Photography Week: Intro & Basics

After a year and a half of messing around with my Canon EOS 40D camera, I can finally say I am in full blown I-love-you-and-can’t-live-without-you mode with photography.  I find myself not only working every day to improve my own photos, but also studying every aspect of photos I see in my every day life, from advertisements to the portfolios of professional photographers, and noting what I like or dislike about them.

I am still amateur, and most of the time I feel like I’m the most amateur of all the amateurs, but the truth is that I’ve learned a TON over the last year about how to work your camera and capture a good photograph.  This week on the blog will be dedicated to photography. I will cover many aspects of photographing animals, starting with the basics to post-processing and end results.

I would never have gotten anywhere without starting with the basics when photographing my foster dogs.  I think it was Love & a Six-Foot Leash that first turned me on to some of the best petography tips I’ve learned, and they’ve stuck with me ever since.  It doesn’t matter what camera you use at this point – a point & shoot or a DSLR – these tips are mostly about controlling aspects besides your camera.

My top tips for photographing pets are as follows (and a lot of them you’ve probably heard before, like on Kate with a Camera, whose awesome blog is much more photography-based than mine):

1. Turn your flash OFF!  Everyone’s gotten a picture of their pups (or cat or bunny) looking like a demon with bright, reflective eyes. Not only does the flash screw with the light in an animal’s eyes, it often reflects off their fur and, in my opinion, creates an unnatural shiny look.  To make sure your photos still turn out well without a flash, move either outdoors or into a spot in your home by a window with lots of natural light.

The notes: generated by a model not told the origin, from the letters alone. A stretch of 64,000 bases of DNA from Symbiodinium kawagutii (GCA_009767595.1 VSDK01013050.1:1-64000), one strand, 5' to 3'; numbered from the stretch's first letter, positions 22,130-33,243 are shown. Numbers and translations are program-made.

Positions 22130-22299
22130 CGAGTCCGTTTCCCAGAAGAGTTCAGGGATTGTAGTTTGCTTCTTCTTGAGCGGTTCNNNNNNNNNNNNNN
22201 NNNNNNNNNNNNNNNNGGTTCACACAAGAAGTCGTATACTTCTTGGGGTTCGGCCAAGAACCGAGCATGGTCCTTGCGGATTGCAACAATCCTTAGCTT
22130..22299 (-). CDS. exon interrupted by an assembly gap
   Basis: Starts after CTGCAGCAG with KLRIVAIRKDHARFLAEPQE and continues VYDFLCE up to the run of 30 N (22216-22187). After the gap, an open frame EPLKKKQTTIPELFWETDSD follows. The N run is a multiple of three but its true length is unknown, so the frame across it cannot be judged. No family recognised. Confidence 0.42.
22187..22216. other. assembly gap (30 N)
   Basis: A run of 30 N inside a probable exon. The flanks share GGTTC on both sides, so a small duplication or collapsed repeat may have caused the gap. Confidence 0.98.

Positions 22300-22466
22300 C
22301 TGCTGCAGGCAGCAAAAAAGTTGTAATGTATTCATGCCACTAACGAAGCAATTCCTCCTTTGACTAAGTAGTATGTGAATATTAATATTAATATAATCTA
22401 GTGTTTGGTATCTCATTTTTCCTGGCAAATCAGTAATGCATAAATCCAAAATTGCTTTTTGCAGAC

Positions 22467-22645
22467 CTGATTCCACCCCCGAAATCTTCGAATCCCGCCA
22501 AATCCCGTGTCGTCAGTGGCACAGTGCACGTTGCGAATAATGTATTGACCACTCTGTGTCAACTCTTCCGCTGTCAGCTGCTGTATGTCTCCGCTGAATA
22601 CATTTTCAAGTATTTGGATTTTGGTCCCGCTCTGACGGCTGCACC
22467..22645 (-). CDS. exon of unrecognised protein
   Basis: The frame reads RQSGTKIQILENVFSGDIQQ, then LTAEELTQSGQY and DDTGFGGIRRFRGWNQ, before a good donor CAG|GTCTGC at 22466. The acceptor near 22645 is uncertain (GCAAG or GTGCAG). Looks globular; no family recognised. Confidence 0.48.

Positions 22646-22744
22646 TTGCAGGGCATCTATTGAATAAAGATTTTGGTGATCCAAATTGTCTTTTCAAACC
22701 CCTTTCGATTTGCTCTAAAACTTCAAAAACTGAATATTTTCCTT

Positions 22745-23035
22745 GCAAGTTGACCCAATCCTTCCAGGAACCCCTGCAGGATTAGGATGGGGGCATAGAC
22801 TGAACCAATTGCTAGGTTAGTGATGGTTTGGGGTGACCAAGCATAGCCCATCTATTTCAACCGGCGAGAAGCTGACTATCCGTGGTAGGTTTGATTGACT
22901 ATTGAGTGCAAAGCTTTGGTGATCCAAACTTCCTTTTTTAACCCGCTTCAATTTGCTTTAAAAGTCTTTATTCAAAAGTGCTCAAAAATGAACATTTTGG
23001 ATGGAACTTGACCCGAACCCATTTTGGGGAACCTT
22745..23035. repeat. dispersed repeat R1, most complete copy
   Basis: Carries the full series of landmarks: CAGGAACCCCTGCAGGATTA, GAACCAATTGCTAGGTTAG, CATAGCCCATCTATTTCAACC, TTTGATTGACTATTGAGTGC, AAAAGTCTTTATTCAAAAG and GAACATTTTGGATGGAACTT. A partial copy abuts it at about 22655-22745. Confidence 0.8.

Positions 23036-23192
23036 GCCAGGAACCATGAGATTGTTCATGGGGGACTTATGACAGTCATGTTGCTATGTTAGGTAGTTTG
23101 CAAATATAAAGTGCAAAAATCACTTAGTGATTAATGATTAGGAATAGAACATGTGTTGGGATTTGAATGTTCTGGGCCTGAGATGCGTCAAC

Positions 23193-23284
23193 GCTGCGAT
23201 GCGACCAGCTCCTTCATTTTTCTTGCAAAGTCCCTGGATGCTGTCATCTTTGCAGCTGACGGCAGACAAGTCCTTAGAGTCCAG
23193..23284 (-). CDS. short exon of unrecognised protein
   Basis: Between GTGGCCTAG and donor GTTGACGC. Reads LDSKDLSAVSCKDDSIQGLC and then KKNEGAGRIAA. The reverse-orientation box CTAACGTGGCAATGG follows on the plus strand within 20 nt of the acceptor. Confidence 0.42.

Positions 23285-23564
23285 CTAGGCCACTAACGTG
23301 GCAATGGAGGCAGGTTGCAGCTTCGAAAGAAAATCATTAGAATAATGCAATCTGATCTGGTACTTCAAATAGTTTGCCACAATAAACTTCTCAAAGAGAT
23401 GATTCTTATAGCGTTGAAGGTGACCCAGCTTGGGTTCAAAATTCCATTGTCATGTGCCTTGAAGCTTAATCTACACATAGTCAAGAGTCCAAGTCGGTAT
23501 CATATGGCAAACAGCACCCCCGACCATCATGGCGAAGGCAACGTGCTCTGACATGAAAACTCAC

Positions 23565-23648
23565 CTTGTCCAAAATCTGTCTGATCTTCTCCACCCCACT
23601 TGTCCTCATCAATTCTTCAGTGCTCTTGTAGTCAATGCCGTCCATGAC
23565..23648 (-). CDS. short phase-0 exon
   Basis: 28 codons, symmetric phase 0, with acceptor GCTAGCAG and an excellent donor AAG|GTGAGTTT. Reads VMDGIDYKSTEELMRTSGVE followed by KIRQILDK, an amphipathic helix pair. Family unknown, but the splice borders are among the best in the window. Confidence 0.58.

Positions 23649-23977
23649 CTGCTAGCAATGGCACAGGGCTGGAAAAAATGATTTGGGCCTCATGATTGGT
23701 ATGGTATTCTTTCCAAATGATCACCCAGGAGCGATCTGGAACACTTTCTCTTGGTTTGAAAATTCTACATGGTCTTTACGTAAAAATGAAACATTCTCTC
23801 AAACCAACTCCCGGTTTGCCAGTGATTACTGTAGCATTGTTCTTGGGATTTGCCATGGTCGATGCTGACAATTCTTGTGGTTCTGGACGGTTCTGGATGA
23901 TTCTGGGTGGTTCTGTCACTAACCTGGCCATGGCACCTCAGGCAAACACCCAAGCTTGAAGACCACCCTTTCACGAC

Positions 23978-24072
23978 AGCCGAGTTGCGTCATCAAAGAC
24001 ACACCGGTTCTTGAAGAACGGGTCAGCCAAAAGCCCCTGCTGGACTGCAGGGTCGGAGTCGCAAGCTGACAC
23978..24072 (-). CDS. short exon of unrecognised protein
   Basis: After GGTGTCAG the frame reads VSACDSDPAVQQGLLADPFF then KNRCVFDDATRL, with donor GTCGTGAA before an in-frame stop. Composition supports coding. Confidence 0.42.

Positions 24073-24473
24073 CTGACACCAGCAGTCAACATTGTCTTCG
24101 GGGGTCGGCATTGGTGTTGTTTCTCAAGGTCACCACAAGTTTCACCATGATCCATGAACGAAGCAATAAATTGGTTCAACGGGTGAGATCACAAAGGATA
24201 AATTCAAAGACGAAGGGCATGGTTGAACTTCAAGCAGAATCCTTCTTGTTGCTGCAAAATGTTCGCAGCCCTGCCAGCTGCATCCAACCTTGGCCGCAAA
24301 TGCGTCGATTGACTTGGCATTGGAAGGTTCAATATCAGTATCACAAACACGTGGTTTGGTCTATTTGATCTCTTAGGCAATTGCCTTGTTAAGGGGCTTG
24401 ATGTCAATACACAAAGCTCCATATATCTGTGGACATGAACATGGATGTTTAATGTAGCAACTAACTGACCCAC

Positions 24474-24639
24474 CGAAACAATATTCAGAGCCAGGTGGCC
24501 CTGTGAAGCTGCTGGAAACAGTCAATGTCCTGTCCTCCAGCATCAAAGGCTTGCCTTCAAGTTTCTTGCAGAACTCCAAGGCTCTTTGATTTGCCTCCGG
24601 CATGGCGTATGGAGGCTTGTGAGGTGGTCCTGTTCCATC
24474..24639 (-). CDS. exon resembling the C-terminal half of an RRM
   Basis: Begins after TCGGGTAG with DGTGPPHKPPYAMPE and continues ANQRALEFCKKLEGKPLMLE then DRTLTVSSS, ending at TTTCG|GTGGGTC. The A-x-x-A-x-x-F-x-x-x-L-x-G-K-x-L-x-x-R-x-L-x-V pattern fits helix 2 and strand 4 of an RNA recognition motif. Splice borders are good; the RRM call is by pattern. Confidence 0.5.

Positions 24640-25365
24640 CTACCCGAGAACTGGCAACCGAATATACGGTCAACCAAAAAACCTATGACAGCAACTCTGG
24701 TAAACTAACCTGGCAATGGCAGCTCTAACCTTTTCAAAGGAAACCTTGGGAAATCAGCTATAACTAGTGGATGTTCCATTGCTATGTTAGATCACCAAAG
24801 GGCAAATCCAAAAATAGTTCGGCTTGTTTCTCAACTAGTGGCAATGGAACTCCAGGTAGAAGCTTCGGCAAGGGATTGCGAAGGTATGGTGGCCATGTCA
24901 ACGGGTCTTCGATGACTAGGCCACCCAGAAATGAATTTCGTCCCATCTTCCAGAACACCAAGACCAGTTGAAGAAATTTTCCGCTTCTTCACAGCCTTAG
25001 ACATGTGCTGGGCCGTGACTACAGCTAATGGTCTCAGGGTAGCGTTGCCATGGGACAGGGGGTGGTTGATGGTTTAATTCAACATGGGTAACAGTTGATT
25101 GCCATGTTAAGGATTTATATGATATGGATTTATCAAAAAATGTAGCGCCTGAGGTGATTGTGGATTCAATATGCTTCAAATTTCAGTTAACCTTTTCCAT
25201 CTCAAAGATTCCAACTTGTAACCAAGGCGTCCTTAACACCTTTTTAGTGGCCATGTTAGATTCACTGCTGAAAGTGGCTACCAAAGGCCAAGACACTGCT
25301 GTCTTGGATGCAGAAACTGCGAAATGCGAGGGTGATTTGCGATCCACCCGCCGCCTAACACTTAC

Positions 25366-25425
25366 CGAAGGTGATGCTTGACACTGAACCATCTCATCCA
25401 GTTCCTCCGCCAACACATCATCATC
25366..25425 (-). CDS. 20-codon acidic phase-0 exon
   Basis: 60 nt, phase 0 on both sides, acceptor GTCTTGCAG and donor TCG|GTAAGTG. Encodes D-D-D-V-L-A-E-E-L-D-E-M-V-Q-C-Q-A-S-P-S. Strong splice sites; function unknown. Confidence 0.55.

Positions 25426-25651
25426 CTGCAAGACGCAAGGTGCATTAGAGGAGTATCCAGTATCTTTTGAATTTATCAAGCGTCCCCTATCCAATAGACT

With a flash: Zee’s fur is shiny and if she looked at the camera she’d have reflective eyes.

WithFlash

Without a flash: Zee is much more natural looking, and you can see more of the soft details or her eyes and fur.

NoFlash

2. Use lots of treats! Or squeaky toys, or tennis balls – whatever your dog will fixate on while you quickly capture the shot. In general, I put the treat in front of their nose with my left hand so they know I have it and then bring it up directly above the lens so that they are looking right at the camera.  The bait has to be pretty high value so that it keeps their attention long enough for you to get a few good photos.  This is how we catch those dreamy “I could stare into your eyes forever” pictures – you know, the ones that really draw adopters in ;-).

In addition to treats, I often use very high-pitched, odd noises to get the animal’s attention. You look like an absolute lunatic screeching and squealing at your subject, but it really gets good results. In the same vein, I try to avoid using their name – I’ve heard and noticed that they’re more inclined to ignore their name quicker than a noise they’re not used to hearing.